Thankfully, once you get past Affleck and the film's mopey prologue, the rest of Daredevil is a lot more winning. Even for a comic-book movie, the plotting is shockingly thin: Daredevil attempts to rid Hell's Kitchen of crime, avenge his father's death, and romance a billionaire's daughter, Elektra (Jennifer Garner), who's like Daredevil's female alter-ego. Yet writer-director Johnson comes through with some terrifically clever aural and visual tricks to keep the action scenes fresh. Blinded as a youth after being splashed with toxic waste, Daredevil's other senses are heightened to an extraordinary degree, and Johnson pulls off a wonderful approximation of what it's like to hear with uncanny clarity and almost be able to see; the film's action sequences keep you off-guard by constantly shifting perspectives between our vantage point - which involves your typical, Matrix-influenced punching and kicking - and Daredevil's, and they hold your interest even though you don't particularly care about the battles' results.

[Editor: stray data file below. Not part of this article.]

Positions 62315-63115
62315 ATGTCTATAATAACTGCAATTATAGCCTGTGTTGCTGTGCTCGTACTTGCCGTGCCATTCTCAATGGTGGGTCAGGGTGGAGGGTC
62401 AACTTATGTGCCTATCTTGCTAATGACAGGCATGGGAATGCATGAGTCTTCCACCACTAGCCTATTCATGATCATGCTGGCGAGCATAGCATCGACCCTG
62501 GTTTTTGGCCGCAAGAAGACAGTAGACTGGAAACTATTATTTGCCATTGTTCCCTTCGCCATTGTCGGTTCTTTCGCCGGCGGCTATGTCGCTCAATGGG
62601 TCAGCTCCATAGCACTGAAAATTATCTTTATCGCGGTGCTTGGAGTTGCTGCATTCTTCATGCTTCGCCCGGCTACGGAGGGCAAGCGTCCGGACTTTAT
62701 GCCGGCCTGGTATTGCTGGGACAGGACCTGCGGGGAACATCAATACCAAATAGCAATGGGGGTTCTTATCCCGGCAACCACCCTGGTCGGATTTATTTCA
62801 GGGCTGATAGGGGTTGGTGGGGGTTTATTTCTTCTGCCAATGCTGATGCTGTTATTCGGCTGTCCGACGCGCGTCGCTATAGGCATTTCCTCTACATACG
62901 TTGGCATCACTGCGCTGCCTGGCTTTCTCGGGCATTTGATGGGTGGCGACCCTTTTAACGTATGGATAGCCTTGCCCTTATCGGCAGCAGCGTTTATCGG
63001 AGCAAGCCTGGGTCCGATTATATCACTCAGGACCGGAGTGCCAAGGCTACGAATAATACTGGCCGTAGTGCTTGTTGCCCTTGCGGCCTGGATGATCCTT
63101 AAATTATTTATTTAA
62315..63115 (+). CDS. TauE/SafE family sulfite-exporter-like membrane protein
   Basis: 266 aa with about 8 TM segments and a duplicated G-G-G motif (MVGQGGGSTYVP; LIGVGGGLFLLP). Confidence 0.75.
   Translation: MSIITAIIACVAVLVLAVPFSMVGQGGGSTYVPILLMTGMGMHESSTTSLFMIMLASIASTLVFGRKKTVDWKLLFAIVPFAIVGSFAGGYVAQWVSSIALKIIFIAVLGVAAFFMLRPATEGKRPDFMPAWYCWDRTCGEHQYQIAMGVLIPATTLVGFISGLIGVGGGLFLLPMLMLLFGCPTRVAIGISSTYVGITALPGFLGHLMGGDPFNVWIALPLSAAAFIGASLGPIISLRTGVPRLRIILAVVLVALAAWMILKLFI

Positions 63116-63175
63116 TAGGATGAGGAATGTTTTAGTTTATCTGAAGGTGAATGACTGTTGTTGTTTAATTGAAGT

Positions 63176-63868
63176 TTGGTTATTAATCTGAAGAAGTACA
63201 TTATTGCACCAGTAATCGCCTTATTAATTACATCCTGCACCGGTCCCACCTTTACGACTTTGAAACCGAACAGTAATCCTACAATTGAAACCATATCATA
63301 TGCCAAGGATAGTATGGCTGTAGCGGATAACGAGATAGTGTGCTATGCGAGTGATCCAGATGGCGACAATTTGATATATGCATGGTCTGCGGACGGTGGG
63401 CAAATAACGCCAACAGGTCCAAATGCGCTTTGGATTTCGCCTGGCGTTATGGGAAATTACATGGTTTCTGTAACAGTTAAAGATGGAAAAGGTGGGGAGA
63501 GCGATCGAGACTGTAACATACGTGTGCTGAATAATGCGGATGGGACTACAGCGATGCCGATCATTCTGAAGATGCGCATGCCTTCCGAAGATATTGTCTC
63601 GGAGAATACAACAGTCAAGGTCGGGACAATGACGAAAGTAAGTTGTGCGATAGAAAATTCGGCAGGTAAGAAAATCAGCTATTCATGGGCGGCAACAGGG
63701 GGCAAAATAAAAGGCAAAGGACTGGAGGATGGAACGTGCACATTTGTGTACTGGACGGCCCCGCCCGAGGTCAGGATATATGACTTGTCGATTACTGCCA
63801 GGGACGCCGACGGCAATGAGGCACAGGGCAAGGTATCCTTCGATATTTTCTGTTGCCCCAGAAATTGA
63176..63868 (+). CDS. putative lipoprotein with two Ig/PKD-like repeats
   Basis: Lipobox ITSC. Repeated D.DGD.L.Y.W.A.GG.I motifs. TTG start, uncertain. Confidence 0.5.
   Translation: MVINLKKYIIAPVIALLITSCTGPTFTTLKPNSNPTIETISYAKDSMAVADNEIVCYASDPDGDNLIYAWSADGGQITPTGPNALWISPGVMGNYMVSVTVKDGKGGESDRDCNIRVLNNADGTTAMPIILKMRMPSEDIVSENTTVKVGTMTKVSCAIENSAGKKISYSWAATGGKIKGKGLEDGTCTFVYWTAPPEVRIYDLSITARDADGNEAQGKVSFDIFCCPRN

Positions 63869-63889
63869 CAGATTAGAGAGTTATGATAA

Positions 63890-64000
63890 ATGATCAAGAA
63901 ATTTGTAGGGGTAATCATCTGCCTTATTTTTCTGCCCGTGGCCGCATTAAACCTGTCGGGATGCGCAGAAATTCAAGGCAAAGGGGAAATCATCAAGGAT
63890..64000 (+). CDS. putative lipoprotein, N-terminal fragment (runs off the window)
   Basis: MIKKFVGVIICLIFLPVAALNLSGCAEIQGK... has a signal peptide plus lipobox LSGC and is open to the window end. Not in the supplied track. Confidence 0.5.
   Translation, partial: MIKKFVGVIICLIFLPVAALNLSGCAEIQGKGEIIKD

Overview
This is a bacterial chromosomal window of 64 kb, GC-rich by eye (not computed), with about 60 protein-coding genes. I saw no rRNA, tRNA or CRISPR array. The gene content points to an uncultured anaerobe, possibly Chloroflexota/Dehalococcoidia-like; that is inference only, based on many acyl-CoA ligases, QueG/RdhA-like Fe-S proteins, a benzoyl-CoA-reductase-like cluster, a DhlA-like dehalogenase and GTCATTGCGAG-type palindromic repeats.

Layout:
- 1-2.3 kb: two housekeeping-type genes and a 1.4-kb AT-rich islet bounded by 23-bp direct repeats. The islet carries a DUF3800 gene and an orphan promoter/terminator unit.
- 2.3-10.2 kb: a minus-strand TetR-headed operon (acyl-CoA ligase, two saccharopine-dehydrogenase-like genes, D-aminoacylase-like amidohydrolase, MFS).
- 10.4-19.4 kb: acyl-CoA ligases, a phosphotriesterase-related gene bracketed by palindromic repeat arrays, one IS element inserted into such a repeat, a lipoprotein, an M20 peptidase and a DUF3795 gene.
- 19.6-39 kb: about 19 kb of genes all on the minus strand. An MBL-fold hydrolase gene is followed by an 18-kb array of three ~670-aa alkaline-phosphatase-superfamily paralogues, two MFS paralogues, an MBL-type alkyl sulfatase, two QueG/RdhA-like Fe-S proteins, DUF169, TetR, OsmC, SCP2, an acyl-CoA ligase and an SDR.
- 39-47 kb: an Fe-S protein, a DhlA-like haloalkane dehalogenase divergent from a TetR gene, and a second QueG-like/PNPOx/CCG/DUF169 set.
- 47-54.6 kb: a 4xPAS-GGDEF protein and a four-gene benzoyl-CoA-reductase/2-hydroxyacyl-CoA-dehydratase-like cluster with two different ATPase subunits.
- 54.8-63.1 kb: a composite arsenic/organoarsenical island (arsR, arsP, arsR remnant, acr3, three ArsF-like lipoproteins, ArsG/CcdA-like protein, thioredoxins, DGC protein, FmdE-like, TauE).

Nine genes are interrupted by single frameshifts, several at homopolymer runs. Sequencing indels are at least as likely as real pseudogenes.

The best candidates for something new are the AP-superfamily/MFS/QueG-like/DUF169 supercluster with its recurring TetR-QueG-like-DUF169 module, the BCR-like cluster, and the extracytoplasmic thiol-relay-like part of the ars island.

The filmmakers are also to be commended for Daredevil's pacing and brevity - at just under 100 minutes, the movie zips along nicely - and for the efforts of the supporting cast. Although her line readings are a little too sullen, Garner, as on TV's Alias, is a literal kick to watch, Michael Clarke Duncan uses his basso profundo tones to suitably insinuating effect, and best of all, Colin Farrell, playing Duncan's chief henchman, gives the sort of electrifying, movie-stealing performance we've been expecting of him for years. It helps, I think, that he's finally been allowed to speak with his natural Irish brogue instead of affecting a generic American accent; he's far more relaxed, and more engaging, here than he has been in his leading (Americanized) roles. As the malicious Bullseye, Farrell is wickedly funny, twitchy, mean as hell, and more sheer fun than anything else in the movie. Ben Affleck would do well to take notice, for even though Daredevil stands as a not-bad entertainment, with a performer of Farrell's fearless invention in the lead, it might have been quite something.